Grinderman is Nick Cave’s unapologetically crass, coarse and carnivorous side-project featuring who one can only assume to be the more adventurous handful of Bad Seeds (Warren Ellis, Martin P. Casey, and Jim Sclavunos, respectively). Grinderman 2, the sophomore effort by this troupe, is as much a tour-de-force as anything in their collective and singular catalog. As expected, it is noisy, violent and visceral. What it is not is juvenile. This comes as a mild surprise from a band whose lead single on their first album was the blue balls anthem, "No Pussy Blues". Nick Cave & The Bad Seeds, ahem, Grinderman enthusiasts all knew the group had it in them to crank up the hostility in poetic fashion, and in this album we revel in the realization of it.
In the early stages of recording the set of songs, Cave was noted as saying he took the band a little more seriously this time around. It shows. The visceral energy in songs like the opener "Mickey Mouse and The Goodbye Man", "Worm Tamer", and the closing "Bellringer Blues" are a pleasant assault on the ears. Never one to shy away from plundering the depths of debauchery, the band tackles themes such as death, betrayal, rape, murder, and hedonism deftly in the confines of 41 minutes and with a deference to vulgarity.
However, between the thump and the thrash of Grinderman 2, there are brief moments of lucidity and a nagging suspicion that something confusingly artistic is at play. This kind of musical squalor should not make sense or should not appeal to the senses the way it does. Tried and tested, Cave and his Seeds triumph in raising a poetic poltergeist out of this seedy, slimy, viscous syncopated concoction.
The sparse and minimalist strums and delicate, yet suggestive, lyrics to "What I Know" balances out the feral ruckus of previous songs. The song serves as a palate cleanser as well as spot to take a breath before the rest of the Hurricane Grinderman onslaught. As an eye to the storm, Cave composes from the point of view of a character one assumes to be the aforementioned heathen child. However, the insights this character espouses are beautifully whispered and dealt with maturity beyond the years of the implied narrator. We have a nubile Prufrock here not pondering what to do next but calmly embracing what life has to offer, the beautiful and the depraved, and welcoming it all to her bed. While definitely not Cave’s first foray into suggestive eroticism, it is his most demure. The song suggests an insatiable and seductive appetite for life in its hushed tones.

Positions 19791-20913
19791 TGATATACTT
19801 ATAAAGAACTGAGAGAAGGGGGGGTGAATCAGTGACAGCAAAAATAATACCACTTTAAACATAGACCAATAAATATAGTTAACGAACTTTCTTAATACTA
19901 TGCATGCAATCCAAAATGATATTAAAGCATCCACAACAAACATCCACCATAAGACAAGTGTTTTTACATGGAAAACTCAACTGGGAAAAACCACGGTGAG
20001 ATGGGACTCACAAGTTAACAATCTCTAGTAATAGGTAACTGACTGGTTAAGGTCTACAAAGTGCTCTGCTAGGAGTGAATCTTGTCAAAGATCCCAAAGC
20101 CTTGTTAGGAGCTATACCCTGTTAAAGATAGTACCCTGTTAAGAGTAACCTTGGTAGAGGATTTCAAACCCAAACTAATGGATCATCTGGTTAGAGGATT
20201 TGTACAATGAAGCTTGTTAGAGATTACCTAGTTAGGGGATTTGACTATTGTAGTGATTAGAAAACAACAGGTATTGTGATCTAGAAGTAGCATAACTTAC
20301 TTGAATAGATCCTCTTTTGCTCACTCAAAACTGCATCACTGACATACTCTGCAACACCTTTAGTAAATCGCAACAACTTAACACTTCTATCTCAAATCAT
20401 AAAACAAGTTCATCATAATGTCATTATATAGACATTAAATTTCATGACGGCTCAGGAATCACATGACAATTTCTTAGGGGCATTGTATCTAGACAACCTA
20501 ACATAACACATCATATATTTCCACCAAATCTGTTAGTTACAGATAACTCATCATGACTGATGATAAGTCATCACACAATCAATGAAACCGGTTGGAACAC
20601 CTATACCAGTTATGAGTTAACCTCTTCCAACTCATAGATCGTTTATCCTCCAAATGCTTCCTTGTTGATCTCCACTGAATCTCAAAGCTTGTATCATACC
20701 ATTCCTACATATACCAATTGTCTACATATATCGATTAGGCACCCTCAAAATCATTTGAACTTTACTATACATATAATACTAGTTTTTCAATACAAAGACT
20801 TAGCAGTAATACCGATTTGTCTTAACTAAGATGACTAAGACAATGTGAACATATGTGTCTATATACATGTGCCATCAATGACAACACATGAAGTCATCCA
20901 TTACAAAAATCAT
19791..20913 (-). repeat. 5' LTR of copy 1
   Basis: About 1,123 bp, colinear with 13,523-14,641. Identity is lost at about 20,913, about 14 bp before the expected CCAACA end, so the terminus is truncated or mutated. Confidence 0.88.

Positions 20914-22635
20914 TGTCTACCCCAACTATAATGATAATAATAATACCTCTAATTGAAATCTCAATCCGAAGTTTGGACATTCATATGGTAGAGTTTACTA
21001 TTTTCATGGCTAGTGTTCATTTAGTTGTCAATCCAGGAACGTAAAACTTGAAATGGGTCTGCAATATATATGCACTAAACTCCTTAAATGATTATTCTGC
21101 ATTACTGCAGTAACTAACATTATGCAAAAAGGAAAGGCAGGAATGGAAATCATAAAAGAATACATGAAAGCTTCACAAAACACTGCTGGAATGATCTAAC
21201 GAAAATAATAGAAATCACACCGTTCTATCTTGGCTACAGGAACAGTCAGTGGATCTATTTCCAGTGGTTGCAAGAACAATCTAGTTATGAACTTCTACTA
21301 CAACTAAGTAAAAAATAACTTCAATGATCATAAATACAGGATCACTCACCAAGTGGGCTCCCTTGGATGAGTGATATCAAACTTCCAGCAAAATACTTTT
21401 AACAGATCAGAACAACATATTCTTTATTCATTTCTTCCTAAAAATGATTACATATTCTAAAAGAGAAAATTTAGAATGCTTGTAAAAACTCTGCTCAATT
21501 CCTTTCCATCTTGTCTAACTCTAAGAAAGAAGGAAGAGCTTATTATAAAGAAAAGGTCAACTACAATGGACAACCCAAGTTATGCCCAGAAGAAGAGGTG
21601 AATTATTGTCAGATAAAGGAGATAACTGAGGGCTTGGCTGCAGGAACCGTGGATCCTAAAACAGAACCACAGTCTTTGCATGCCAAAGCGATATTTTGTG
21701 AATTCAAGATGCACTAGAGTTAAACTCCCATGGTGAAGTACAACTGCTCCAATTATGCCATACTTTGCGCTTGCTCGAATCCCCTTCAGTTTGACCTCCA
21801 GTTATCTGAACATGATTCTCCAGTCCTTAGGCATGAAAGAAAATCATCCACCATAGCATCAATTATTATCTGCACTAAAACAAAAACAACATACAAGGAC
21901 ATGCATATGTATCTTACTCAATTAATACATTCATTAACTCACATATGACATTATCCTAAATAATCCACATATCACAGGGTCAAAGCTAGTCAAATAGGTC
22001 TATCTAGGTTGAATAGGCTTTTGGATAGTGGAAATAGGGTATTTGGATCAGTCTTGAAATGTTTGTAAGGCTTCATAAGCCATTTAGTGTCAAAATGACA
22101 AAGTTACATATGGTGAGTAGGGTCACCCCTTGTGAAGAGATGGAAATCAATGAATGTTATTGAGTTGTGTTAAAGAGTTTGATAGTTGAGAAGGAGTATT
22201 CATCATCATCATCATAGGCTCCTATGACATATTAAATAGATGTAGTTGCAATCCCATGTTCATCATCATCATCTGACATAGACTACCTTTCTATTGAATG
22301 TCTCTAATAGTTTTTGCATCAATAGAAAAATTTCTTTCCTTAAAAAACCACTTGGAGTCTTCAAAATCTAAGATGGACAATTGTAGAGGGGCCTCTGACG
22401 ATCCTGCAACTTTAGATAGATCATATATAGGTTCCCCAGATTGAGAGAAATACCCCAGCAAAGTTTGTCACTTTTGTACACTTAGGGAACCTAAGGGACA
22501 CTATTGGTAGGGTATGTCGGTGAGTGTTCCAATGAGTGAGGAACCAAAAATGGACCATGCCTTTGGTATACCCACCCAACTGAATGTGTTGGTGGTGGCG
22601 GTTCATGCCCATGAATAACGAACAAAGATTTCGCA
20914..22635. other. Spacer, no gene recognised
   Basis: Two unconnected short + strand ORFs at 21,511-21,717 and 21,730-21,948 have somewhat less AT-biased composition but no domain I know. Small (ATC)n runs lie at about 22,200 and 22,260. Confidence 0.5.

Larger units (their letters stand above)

"Palaces of Montezuma" charts territory similar to Cave’s other band. An unabashed love song with charming lyrical twists and those tried and tested major chords dousing the listener with romantic dashes of saccharine melody. Albeit, it does take some balls and a keen command of the English language to write line as good as, "the spinal cord of JFK wrapped up in Marilyn Monroe’s negligee."
The second Grinderman album is an overall better listening experience than the first. Gone are the uneasy vulgar squalls and squeamishly dull lyrics that seemed beneath such talent. Sound and fury with no point is mundane and throwaway at best. Grinderman 2, on the other hand, has the unifying themes both sonically and lyrically to surpass mediocrity and reach the plateau of excellence. With this release the band finds perfect pitch and stride. And it also fucking rocks!